Project Casa SSR 265 Scuderia Part 2 – Riding Dirty Customs | FEATURE
If you cast your minds back to last September we introduced you to a joint project we’re doing with Chris Macnamara (of The Brogue Trader) and Casa Performance. Back then we’d taken a battered old Indian GP frame to Rimini Lambretta for them to try and make a silk purse out of a sow’s ear.
Bring it back
Bring it back is quite apt for this particular frame, Dean Orton and the rest of the lads at Rimini almost threw up when we sent them our battered £250 lilac coloured Indian frame to work on. It took a bit of persuasion from our smooth-talking Welshman, Chris to get them to agree to even allow it in the Rimini Lambretta Centre workshop. We argued it was daft to sacrifice a nice Italian scooter for this project, after all it was going to have a few modifications (like the remote control lifting rear loop for instance).
We reached a compromise, they straightened out the frame we sent over and dry built it using N.O.S. bodywork. Then it was taken down to Claudio Cattaneo to work his magic on the hydraulic rear end. The metalwork was delivered back to England again when the Casa/RLC crew came over for Bridlington at the end of October. The project ground to a halt until the start of January when we took it to the sprayers.
Riding Dirty Customs
Rich Coveney runs Riding Dirty Customs, a Leicester-based custom paint shop specialising in some out of this world crazy metal flake creations. He’s got the talent, he’s also one of the quickest custom painters in the country. Just as well really because we’ve only given him seven weeks to complete it.
We don’t want a typical Riding Dirty Customs signature dish though, we’re building a Casa Scuderia 265 based machine and want the paintwork to emphasise that this is a pukka street racer, to be ridden, and ridden fast, rather than just a show pony. It also needs to be able to show off what’s under the bonnet, there’s no point having a trick remote controlled hydraulic loop if it’s not going to look pretty inside.
Chris has some very clear ideas of what this scooter should look like and is in the enviable position to be able to make his dreams and ideas become a reality. Take the paintwork, for instance, most custom builders have a rough idea of what they think they want but are happy to leave the sprayer to adapt things to suit. Initially, we were thinking of adapting the existing Casa Performance race paintwork but that idea soon got shelved. Chris had other ideas, as he explained them in great detail. He had me baffled and the painters scratching their collective heads.
It’s based on the Kingfisher Blue paintwork on his car but the detail and design are complicated. You can watch the video above for a better understanding.
In part three things takes a turn for the worse and deadlines are looming, read about it here.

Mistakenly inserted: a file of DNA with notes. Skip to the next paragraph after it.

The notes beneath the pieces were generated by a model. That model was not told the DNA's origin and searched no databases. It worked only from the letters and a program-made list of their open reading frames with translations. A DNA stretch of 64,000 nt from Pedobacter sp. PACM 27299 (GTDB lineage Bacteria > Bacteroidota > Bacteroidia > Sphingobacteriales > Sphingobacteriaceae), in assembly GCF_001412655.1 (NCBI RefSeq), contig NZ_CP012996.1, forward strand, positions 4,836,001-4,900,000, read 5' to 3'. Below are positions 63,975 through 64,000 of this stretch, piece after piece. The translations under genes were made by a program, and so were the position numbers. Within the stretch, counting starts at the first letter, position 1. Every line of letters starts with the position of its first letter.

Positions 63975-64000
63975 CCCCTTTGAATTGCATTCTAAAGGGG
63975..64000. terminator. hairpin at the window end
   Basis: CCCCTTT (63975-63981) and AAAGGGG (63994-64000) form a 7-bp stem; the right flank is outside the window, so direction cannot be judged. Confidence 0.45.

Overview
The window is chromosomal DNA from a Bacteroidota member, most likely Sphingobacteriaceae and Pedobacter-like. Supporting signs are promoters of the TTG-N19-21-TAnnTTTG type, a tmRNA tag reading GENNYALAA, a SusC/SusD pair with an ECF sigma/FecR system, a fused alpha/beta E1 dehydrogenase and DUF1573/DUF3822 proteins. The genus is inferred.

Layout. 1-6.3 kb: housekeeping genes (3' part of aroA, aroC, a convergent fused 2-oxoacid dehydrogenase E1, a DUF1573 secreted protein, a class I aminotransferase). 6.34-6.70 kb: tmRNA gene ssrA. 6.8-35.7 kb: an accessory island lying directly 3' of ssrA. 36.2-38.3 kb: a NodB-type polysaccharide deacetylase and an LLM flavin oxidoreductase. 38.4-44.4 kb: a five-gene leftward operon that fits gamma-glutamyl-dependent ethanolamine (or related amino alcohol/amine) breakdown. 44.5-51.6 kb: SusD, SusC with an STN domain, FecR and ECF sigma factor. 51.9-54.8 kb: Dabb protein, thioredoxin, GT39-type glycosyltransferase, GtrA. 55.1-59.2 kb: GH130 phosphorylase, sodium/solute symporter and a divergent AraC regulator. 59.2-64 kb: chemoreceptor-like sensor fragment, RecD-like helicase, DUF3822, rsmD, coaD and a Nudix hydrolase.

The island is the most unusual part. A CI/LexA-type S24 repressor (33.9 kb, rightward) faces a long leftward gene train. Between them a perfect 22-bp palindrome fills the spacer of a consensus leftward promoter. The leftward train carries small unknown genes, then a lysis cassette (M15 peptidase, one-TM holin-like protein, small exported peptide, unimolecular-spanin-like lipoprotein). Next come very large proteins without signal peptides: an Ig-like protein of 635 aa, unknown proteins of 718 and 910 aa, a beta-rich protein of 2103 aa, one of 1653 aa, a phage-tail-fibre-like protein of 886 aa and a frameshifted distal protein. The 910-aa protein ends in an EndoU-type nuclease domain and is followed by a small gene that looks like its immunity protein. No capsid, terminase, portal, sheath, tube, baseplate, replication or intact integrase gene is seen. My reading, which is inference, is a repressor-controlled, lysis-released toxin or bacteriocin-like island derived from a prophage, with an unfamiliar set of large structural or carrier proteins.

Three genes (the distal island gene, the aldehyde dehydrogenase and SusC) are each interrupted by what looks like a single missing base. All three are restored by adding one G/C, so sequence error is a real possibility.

Cardiff scooter boy done good
Chris has worked his way up from nothing. As a struggling 1980s scooter boy he worked for Taffspeed and at the time was bringing his young kids up in a carpetless council house with his wife, Jo, a childhood sweetheart. The late Ian Frankland had seen the kids crawling around on bare floorboards and turned up unexpectedly one morning. His van was full of carpet, Ian carpeted the two rooms for the young couple, a kind gesture from a friend, boss and fellow scooterist. It’s an act of kindness Chris never forgot and he certainly looks after his own staff very well.
The first thing many people will think when they see Chris stood beside an £180,000 custom painted Bentley is “What a wanker!” Looks can be deceptive.”
His working-class roots didn’t stop Chris from aspiring to move on in life and he convinced the Car Supermarket to take him on as a trainee car salesman on a basic wage of just £5,000, a big drop in wages from his previous job of £16000. He’s ambitious though and quickly became their top salesman earning massive commission on top of his meagre salary, increasing basic by 10 times! He ended up running a BMW dealership and was in charge of a team of 130 and a multimillion pound business.
The Brogue Trader
Whilst Chris was at the top of his game he decided to change career completely. He was bored and fed up, so resigned and started a gentleman’s shoe shop in Cardiff. He told me about his idea during a drunken conversation at the Isle of Wight, I dismissed it as the beer talking. It certainly wasn’t though and his dream of creating a retail experience with a relaxing atmosphere soon materialised. His first shop was a play on words, he’d gone from what is often perceived as an occupation as a ‘Rogue Trader’ to The Brogue Trader.
He wasn’t going to stop there though, just five years later Chris runs a chain of ten stores around England, Scotland and of course Wales. His stores are co-branded as Loake and he’s the largest retailer of Loake shoes in the world, fact!
Aside from all that, 47-year-old Chris is a hard-riding, fun-loving scooter lad. He’s a larger than life character, flamboyant, well-dressed (as you need to be in his business) but he’s just an ordinary bloke who has aspired to achieve as much as he can in a short space of time. If you see him on a rally he’ll chew your ear off about scooters like any of us.
New products always in development…